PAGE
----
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On second day, tide turns and 'Castles in the Sand' rise at Compo

Westport News
Updated 6:17 pm, Sunday, May 12, 2013

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  • Three generations of builders channeled their creativity into scuplting this octopus for the annual Castles in the Sand fundraiser for Homes with Hope at Compo Beach. On Sunday, Hannah Evan, 9, of Westport, her mother Michele Evan and grandmother Elaine Greenwald of Melville, N.Y., spent Mother's Day sculpting this sea monster named "Ollie the Octopus."  WESTPORT NEWS, CT 5/12/13 Photo: Jarret Liotta / Westport News contributed
    Three generations of builders channeled their creativity into scuplting this octopus for the annual Castles in the Sand fundraiser for Homes with Hope at Compo Beach. On Sunday, Hannah Evan, 9, of Westport, her mother Michele Evan and grandmother Elaine Greenwald of Melville, N.Y., spent Mother's Day sculpting this sea monster named "Ollie the Octopus." WESTPORT NEWS, CT 5/12/13 Photo: Jarret Liotta

 

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Mother Nature kicked sand -- and some chilly surf -- in the face of would-be sand sculptors Saturday at Compo Beach, as the day's damp and blustery weather cast a chill over the annual "Castles in the Sand" contest benefiting Homes with Hope.

Plagued by gray skies, cool temperatures and a forecast that called for a "washout," Jeff Wieser, president of the agency that tackles homelessness and hunger, made an executive decision to extend the event to Sunday.

He encouraged those who wanted to build sand sculptures Saturday to head to Compo Beach, but other were welcome to craft their sand creations Sunday.

And the tide, indeed, did turn Sunday, as the sun emerged to reveal a beach full of creativity with the sand sculpted into creatures of all shapes and sizes.

"This is our 12th annual event, and the first time we've been sort of rained out," said Wieser. "The mission of the effort is to raise funds for our agency in Westport, consisting of the Gillespie Homeless Center in downtown, an emergency shelter for families, and supportive housing. At present, we're accommodating about 87 people per night through our facilities."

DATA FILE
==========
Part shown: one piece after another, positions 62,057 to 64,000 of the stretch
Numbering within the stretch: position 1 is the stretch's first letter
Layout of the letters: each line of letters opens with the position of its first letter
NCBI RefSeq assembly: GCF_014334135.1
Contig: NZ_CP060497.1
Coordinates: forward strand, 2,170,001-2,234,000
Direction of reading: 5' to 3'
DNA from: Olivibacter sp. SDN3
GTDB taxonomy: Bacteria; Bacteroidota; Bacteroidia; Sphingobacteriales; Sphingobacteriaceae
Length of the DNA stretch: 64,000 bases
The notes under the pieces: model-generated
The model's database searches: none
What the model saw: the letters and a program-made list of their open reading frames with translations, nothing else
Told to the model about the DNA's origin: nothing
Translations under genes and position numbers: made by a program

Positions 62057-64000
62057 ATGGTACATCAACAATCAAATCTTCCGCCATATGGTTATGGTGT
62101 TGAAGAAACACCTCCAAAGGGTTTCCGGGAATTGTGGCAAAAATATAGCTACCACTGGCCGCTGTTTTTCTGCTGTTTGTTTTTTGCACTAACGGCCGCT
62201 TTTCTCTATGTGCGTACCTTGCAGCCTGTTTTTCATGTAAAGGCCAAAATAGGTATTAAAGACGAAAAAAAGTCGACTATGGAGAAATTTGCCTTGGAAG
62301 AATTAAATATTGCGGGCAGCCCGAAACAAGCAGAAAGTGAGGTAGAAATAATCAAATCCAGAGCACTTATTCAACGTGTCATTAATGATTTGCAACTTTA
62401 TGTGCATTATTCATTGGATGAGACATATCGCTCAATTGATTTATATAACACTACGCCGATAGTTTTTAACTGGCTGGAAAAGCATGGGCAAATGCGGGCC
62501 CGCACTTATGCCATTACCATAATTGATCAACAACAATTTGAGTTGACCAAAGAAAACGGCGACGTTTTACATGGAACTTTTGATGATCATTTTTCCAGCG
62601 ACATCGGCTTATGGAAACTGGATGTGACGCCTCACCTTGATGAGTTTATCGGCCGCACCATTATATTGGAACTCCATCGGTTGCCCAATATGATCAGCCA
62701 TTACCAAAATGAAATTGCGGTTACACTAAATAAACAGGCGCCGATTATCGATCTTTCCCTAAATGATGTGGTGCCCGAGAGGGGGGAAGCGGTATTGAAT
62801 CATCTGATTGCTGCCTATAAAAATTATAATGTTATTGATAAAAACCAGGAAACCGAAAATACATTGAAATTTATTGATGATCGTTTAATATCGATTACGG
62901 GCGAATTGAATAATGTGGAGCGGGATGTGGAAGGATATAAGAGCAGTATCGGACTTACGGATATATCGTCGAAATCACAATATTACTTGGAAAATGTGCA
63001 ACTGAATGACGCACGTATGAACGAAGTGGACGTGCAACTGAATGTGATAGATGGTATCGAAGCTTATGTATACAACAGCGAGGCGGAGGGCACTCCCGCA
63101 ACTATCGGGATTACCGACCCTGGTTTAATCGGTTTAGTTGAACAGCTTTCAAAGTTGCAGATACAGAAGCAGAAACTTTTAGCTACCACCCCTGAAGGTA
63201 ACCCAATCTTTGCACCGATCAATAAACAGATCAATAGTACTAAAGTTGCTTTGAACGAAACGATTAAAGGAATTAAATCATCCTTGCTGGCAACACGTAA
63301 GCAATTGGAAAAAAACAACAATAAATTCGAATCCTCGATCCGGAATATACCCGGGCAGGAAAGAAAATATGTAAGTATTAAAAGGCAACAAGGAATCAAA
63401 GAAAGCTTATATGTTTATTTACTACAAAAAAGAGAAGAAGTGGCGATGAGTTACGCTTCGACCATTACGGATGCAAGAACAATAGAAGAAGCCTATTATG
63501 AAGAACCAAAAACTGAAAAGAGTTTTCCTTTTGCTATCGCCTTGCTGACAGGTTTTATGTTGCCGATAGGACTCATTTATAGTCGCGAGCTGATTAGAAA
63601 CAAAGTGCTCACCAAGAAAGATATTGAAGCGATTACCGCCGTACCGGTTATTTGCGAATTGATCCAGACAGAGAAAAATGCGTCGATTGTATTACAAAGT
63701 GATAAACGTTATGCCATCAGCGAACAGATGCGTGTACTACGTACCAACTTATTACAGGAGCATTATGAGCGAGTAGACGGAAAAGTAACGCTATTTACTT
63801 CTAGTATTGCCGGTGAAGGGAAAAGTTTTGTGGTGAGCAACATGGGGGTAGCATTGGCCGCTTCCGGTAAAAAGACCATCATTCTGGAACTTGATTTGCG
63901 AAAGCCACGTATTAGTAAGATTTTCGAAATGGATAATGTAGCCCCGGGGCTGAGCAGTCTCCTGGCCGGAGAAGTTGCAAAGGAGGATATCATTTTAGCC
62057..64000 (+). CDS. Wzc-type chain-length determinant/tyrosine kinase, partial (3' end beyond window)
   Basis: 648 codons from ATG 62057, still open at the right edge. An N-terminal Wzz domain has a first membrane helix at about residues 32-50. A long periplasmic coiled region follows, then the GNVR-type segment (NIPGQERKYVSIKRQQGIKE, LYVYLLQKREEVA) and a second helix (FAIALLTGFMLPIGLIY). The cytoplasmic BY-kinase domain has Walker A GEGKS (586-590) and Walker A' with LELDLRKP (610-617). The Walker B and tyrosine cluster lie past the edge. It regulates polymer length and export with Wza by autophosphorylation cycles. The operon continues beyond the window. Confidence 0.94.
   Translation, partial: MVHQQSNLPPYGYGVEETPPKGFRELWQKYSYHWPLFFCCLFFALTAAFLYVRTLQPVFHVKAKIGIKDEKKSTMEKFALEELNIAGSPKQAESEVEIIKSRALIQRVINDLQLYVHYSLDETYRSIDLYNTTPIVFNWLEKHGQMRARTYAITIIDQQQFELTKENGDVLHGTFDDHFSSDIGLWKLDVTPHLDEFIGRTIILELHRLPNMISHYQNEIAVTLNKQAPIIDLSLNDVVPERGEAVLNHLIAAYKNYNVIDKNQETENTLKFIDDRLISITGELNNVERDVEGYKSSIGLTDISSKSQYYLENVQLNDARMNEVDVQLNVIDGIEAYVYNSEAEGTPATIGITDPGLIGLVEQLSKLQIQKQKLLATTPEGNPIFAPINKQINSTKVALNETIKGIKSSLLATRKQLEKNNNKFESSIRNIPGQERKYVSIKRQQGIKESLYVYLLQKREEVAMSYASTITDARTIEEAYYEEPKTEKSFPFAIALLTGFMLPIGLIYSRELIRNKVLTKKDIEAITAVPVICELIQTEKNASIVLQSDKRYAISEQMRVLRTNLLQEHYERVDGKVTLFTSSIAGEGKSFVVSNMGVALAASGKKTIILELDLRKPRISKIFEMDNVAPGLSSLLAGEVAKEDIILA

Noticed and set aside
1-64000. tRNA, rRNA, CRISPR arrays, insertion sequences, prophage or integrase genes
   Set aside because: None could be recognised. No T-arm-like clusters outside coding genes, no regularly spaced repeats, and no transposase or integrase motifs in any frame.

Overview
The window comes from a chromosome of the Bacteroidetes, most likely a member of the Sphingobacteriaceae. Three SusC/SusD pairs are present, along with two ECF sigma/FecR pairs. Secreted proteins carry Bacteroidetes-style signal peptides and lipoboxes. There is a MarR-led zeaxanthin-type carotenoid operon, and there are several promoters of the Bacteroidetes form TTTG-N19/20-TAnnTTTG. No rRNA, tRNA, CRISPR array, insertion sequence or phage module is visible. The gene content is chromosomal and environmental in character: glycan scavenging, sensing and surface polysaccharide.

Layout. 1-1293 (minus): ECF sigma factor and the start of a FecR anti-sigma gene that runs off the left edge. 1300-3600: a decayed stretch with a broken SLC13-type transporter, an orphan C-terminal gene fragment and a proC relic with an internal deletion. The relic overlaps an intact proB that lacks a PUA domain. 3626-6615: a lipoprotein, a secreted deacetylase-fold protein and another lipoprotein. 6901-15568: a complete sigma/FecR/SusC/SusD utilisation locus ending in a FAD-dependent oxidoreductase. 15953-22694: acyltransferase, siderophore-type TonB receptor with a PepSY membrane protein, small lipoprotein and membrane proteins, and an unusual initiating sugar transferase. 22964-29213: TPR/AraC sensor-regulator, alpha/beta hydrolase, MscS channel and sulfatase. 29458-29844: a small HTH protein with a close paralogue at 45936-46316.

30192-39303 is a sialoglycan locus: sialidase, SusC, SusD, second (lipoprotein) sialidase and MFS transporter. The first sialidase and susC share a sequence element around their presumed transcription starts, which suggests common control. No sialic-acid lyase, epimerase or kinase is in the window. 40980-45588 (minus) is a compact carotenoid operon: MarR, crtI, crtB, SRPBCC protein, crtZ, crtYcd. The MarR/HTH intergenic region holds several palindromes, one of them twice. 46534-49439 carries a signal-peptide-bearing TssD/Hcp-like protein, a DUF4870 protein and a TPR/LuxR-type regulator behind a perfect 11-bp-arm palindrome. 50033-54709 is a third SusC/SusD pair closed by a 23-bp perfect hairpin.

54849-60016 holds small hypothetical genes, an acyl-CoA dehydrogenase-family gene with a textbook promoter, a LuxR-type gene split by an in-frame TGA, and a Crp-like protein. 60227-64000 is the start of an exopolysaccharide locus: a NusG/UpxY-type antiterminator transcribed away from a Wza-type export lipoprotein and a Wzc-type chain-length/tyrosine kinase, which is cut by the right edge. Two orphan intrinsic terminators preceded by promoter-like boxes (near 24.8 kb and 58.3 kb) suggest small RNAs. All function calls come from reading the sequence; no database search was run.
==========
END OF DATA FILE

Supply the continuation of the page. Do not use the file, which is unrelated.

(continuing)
The agency also operates a soup kitchen and food center, with operations supported by the community and government funding.

"We had 34 advance sign-ups. We usually have 40 to 45 given nice weather," Wieser said. "The forecast was certainly disappointing as this is a key event in terms of raising awareness."

Wieser said the upside was that the event has a loyal following. "Folks like the Epstein family have been here every year supporting us. We sent everyone involved an email to inform them about the changed schedule. The weather and Mother's Day are both challenges. We will photo capture today's installations and make the photos part of the judging."

Despite Saturday's gloomy weather, he added, "This is a fun way for the community to come together and a kickoff to the beach season."

As it turned out, a short window of dry conditions Saturday afternoon gave several groups time to tackle sand sculptures, including Michael Ferry and his team from Builders Beyond Borders. "We've been tracking the weather and an online report indicated we had a clear window until 4 p.m.," he said. "Our sand project will be themed around Guyana, where we just recently completed a community service project, building a village center."

Another group, led by Westporter Jennifer Brockman, said, "I was hoping to get an email saying this would be postponed to a warm sunny day. Unfortunately, that email didn't come. We've got our families and friends here to help create our sea life oriented sculpture."

Rob Lockhart, the Gillespie Center's program manager, was grateful for the turnout despite the inclement weather. "This type of support, whether building sand castles on a dreary day or helping out in our soup kitchen, really brings the community together. We've got our own crew out here today to create a lobster. We've got some stiff competition but hope to get honors."

Judging of the entries took place Sunday by architect Peter Cadoux and artists Miggs Burroughs and Leonard Everett Fisher.